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It appears that more organizations are looking for some relief as a spate of IT spending growth from the start of the COVID-19 pandemic begins to kick in.

A survey of 1,000 IT decision-makers in the U.S. and UK conducted by Orbus Software, a provider of a cloud-based platform for managing digital processes, finds technology spending has increased on average by 43 percent since the start of the pandemic.

The impact of new technology

The most common reasons for increased IT spending, according to the Orbus Software survey, are new technology to support working from home and hybrid working (71 percent), rising technology costs (69 percent), and additional IT regulations (56 percent).

However, when it comes to new technology, only 30 percent of respondents report that all the new technology has brought tangible value. Just over half said most of those initiatives have added tangible value. A full 62 percent also noted there is a gap between what companies are trying to do versus what they actually achieve.

As a result, a total of 80 percent of respondents report they have either added (34 percent) or have plans to onboard (46 percent) some type of enterprise architecture tool to help either close that gap (46 percent) or reduce overall technology costs (47 percent). Other benefits cited by such tools include reduced complexity (41 percent) and the need for greater visibility into the cloud (39 percent).

IT spending patterns return to normal

Overall, the survey also finds most respondents (79 percent) reporting that all or most of the technology purchases over the past 24 months have been pre-planned, compared to 13 percent who say they have been last minute. The survey also reveals that 95 percent have a technology roadmap in place to help make informed technology purchases. Those plans range for as long as anywhere from six months (26 percent) to 12 months (37 percent) to 18 months or longer (33 percent).

Collectively, the survey sends a clear signal that IT spending patterns are slowly starting to return to normal. The days when organizations were in a panic and threw money at IT projects that they hoped would enable remote workers to drive digital business transformation initiatives, are all but over. A more measured approach to IT spending that has major implications for managed service providers (MSPs) is now taking hold.

Shifting back to business as usual

IT is in the wake of the pandemic and is clearly becoming more crucial to the business, now more than ever. But as always there are other functions within the business competing for budget dollars. Business executives and sales teams are starting to travel again. Capital investments that were not made during the pandemic are becoming a more pressing priority. Add that to a healthy dose of inflation and the finance team seeing a need to balance outlays against revenue flows due to the events in Ukraine being difficult to project.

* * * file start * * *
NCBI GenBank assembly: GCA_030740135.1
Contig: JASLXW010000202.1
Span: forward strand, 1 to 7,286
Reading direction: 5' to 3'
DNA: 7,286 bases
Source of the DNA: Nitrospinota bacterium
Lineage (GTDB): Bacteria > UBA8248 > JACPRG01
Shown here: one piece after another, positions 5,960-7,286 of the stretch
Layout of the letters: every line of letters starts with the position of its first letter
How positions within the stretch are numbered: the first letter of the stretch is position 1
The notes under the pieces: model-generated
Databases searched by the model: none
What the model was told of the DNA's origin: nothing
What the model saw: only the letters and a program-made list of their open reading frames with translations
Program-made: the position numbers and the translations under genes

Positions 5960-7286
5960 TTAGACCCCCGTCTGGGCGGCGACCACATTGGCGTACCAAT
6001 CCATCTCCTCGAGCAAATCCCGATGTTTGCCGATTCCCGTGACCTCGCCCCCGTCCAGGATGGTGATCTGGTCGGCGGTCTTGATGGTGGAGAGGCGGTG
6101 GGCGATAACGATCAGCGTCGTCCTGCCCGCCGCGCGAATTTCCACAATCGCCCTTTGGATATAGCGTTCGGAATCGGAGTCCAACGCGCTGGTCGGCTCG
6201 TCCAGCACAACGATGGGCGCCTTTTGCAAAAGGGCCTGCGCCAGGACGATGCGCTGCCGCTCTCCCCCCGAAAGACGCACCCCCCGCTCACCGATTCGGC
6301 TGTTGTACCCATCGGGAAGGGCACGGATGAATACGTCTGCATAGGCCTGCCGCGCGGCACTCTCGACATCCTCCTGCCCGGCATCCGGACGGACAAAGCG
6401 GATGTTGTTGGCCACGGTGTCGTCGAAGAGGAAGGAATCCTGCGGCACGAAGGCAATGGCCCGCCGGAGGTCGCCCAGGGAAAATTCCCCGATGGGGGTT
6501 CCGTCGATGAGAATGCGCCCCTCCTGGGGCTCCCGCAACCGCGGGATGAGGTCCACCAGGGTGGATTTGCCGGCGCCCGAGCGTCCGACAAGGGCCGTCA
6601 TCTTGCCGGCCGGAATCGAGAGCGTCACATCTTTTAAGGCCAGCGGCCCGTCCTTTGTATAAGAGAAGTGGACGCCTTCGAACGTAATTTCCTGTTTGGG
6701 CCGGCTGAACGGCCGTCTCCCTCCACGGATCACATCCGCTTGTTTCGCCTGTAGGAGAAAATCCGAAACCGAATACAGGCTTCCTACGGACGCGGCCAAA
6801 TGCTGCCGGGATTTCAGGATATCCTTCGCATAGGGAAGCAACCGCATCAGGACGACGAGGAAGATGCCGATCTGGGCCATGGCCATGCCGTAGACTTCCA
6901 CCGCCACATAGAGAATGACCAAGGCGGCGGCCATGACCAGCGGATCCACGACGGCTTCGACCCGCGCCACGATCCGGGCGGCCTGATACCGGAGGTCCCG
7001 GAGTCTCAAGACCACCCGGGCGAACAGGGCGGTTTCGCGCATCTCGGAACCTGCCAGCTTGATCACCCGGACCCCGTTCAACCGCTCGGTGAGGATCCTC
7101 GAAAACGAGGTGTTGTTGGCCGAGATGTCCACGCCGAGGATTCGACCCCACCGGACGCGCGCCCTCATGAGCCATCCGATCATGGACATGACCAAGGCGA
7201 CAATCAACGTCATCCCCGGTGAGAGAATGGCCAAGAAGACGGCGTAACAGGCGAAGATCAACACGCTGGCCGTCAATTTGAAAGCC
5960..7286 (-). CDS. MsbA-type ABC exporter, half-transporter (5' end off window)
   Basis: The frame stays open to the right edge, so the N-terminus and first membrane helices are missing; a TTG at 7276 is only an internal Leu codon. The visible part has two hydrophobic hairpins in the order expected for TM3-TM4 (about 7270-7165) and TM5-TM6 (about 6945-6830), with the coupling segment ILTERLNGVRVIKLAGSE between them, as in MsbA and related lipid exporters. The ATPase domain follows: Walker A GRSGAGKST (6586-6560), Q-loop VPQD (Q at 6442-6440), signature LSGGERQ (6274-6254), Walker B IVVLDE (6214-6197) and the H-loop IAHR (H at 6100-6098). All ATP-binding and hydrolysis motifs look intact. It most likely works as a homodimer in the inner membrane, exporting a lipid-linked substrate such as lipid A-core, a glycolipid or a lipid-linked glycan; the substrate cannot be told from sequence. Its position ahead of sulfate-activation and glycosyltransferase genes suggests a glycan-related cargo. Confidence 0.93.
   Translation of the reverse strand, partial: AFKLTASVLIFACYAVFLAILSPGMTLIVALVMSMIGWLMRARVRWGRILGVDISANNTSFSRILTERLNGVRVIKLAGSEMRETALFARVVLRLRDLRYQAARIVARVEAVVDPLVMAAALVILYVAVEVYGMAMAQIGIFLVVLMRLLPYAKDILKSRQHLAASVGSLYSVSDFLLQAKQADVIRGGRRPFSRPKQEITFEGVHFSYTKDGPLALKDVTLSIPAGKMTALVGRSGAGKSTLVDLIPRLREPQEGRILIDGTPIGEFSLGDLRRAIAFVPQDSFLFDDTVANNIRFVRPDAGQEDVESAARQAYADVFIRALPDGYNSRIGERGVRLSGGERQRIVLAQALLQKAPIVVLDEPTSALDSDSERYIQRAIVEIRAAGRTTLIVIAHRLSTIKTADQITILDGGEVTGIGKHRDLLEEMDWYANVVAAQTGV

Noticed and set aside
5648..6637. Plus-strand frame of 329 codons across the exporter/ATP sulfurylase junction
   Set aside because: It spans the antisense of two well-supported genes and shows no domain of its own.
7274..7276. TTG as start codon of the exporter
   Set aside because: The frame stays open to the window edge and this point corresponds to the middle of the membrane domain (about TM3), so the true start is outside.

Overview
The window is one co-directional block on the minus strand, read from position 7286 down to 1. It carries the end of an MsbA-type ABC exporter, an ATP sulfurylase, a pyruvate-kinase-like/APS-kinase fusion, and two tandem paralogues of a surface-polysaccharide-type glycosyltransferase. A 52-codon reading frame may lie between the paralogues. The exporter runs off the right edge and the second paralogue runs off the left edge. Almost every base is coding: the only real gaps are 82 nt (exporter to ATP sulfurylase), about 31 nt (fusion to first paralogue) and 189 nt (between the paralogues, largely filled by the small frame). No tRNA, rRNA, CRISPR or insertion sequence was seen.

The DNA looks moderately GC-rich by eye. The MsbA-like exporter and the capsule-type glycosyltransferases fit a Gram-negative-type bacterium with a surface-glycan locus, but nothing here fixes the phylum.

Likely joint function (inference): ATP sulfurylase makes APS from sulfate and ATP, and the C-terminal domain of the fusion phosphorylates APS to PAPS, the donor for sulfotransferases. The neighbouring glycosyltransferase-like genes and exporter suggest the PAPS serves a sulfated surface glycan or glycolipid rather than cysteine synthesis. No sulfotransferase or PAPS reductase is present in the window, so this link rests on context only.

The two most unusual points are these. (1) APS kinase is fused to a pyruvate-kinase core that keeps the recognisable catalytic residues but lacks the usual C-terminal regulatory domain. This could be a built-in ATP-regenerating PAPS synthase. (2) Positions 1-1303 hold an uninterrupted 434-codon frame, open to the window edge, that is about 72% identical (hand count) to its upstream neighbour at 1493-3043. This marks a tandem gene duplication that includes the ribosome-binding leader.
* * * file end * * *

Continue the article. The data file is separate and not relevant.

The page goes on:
Instability has always tended to benefit MSPs. IT spending on services runs counter-cyclical to the overall economy. The more economic turmoil there is the more likely organizations will want to consume IT as a service they can easily scale up and back as business conditions change.

None of this is new to MSPs that have long memories. The pandemic will represent a unique moment in time when spending on IT, outside of a limited number of vertical industries such as travel, lifted most boats. If anything, it is now starting to feel a lot more like business as usual.

Photo: H_Ko / Shutterstock


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Posted by Mike Vizard

Mike Vizard has covered IT for more than 25 years, and has edited or contributed to a number of tech publications including InfoWorld, eWeek, CRN, Baseline, ComputerWorld, TMCNet, and Digital Review. He currently blogs for IT Business Edge and contributes to CIOinsight, The Channel Insider, Programmableweb and Slashdot. Mike blogs about emerging cloud technology for Smarter MSP.

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